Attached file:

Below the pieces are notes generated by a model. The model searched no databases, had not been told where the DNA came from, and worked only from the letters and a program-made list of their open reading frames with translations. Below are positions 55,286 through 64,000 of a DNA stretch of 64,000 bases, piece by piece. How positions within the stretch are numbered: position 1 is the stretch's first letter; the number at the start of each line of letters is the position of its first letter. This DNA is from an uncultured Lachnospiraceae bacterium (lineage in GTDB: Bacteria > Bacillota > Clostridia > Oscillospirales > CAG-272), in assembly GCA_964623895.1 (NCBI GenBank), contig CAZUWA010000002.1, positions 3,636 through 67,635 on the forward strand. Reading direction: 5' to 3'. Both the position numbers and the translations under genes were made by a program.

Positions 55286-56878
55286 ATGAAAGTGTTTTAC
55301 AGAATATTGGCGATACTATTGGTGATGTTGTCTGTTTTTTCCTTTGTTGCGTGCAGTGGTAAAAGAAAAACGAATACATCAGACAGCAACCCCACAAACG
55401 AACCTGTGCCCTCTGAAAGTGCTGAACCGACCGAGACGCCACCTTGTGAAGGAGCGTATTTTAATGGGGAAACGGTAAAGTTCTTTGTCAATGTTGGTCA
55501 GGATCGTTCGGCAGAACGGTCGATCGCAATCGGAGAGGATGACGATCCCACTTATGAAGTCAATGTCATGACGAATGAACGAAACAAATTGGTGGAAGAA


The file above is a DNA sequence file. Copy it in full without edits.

Below the pieces are notes generated by a model. The model searched no databases, had not been told where the DNA came from, and worked only from the letters and a program-made list of their open reading frames with translations. Below are positions 55,286 through 64,000 of a DNA stretch of 64,000 bases, piece by piece. How positions within the stretch are numbered: position 1 is the stretch's first letter; the number at the start of each line of letters is the position of its first letter. This DNA is from an uncultured Lachnospiraceae bacterium (lineage in GTDB: Bacteria > Bacillota > Clostridia > Oscillospirales > CAG-272), in assembly GCA_964623895.1 (NCBI GenBank), contig CAZUWA010000002.1, positions 3,636 through 67,635 on the forward strand. Reading direction: 5' to 3'. Both the position numbers and the translations under genes were made by a program.

Positions 55286-56878
55286 ATGAAAGTGTTTTAC
55301 AGAATATTGGCGATACTATTGGTGATGTTGTCTGTTTTTTCCTTTGTTGCGTGCAGTGGTAAAAGAAAAACGAATACATCAGACAGCAACCCCACAAACG
55401 AACCTGTGCCCTCTGAAAGTGCTGAACCGACCGAGACGCCACCTTGTGAAGGAGCGTATTTTAATGGGGAAACGGTAAAGTTCTTTGTCAATGTTGGTCA
55501 GGATCGTTCGGCAGAACGGTCGATCGCAATCGGAGAGGATGACGATCCCACTTATGAAGTCAATGTCATGACGAATGAACGAAACAAATTGGTGGAAGAA